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InspirationNANPA NewsPresident's Message

From the President: Gordon Illg

By January 30, 2019March 24th, 2022No Comments
Hiker leaping over the rising sun, Mt. Evans, CO.

Hiker leaping over the rising sun, Mt. Evans, CO.

“Still round the corner there may wait
A new road or a secret gate,
And though we pass them by today,
Tomorrow we may come this way
And take the hidden paths that run
Towards the Moon or to the Sun.”

– J.R.R. Tolkien  The Fellowship of the Ring

When we think of outstanding sites for nature photography, most of us tend to think of places like Tanzania, the Pantanal, Costa Rica…you know, places that cost a fortune to visit. And these locations do indeed have wonderful photo opportunities, but some of the best images are captured by people who never wander far from home. Yes, there are wild things right in our neighborhoods, hiding secrets that are just begging to be photographed. Keep in mind my livelihood is dependent upon photographers traveling to distant destinations, but I feel it’s important not to lose sight of the fact that there is beauty everywhere. Even without money to travel, there are photographable worlds available to you.

It was some of the first NANPA members, Wendy Shattil and her partner Bob Rozinski, who helped create the approach that my wife, Cathy, and I took to nature photography. Our first published wildlife photos appeared in their book, Close To Home, only because they opened submissions up to local photographers. Their message was repeated by one of the presenters and award winners at next month’s Las Vegas Summit, John Shaw, when he told me and everyone else in the audience, the importance of shooting close to home, especially if you want to make this kind of photography your profession. Not only is it less expensive, but because you can visit them much more often, you get to know close-to-home sites intimately. Visiting the iconic photo tour spots around the world is a lot of fun, and it give you access to an exciting range of species, but your images stand little chance of competing with those of photographers who have been to those locations many times.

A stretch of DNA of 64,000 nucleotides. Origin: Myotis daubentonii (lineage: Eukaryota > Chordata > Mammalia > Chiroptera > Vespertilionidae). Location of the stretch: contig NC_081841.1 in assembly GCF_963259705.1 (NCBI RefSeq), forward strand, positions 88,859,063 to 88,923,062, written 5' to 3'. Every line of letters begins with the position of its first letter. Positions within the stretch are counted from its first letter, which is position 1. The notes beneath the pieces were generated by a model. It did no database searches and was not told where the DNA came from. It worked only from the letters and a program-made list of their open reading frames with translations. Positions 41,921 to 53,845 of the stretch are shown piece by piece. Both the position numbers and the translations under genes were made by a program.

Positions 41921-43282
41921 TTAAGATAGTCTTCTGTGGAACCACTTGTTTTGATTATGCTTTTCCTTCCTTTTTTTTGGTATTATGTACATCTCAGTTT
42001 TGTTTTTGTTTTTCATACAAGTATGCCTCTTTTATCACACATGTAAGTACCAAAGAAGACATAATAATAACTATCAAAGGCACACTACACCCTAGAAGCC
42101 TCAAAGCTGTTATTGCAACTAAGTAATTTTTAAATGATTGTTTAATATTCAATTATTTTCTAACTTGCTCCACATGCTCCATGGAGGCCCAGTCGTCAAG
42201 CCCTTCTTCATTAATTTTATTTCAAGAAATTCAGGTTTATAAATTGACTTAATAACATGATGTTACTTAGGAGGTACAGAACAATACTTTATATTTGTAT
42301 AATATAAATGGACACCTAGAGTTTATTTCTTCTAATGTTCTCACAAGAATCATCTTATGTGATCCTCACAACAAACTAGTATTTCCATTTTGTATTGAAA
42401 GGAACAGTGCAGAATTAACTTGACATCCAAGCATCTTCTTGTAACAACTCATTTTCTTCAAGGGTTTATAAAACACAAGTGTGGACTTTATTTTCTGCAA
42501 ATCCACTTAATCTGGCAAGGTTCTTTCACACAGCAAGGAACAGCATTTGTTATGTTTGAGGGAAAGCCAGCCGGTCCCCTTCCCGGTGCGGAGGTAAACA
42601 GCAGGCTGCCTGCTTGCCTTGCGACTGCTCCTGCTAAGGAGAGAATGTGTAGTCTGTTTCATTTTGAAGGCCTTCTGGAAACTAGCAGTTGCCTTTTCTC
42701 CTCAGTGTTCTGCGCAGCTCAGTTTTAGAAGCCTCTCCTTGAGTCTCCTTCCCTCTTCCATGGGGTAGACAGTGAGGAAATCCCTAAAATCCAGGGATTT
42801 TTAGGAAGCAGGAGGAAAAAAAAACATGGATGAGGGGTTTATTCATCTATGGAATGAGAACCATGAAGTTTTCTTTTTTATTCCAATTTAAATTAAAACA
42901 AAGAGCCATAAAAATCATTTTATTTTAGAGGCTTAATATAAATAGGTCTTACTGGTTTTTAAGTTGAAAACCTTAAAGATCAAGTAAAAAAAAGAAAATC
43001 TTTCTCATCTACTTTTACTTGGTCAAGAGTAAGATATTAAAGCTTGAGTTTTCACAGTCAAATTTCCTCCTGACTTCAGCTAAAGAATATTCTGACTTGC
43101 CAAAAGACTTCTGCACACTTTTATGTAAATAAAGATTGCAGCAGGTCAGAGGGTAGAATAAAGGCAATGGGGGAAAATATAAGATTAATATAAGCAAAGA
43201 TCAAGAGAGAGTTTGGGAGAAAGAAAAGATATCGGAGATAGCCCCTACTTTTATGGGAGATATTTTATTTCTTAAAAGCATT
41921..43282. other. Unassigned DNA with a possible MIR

For our first ten years as nature photographers, Cathy and I concentrated on destinations within an hour or two from home, exploring new roads and secret gates right in our neighborhood. We knew where to go and the best times to be there. We could identify entire generations of critters whose lives intersected with ours, and we were able to capture it all on film (ask someone to explain what film is). As we came to know the land better, new possibilities opened up for us. We had a vision of a hiker leaping over the sun, and we now knew the perfect place to execute such an image. Once again, Cathy managed to make me look like a stud, a testament to her skill with a camera. The shot was more dangerous than it looks because I was jumping from rock to rock without my glasses on. This is one of a handful of images we’ve taken that have received awards in the Nature’s Best Photo Contest, and every single one of them was taken close to home.

When we began leading photo tours for a living, we lost some of that connection to local places because we no longer had the time to devote to them. We now know some sites on other continents better than our own neighborhood. Wonderful photos of local subjects appear on social media, and we had no idea they even existed. You just can’t be everywhere at once, but almost anywhere you are, there are wonders that will test your photographic skill. Wherever you happen to be pointing your lens, perhaps we’ll meet someday on the hidden paths that run towards the Moon or to the Sun.

I’m looking forward to meeting as many of you as possible at the Nature Photography Summit in Las Vegas next month.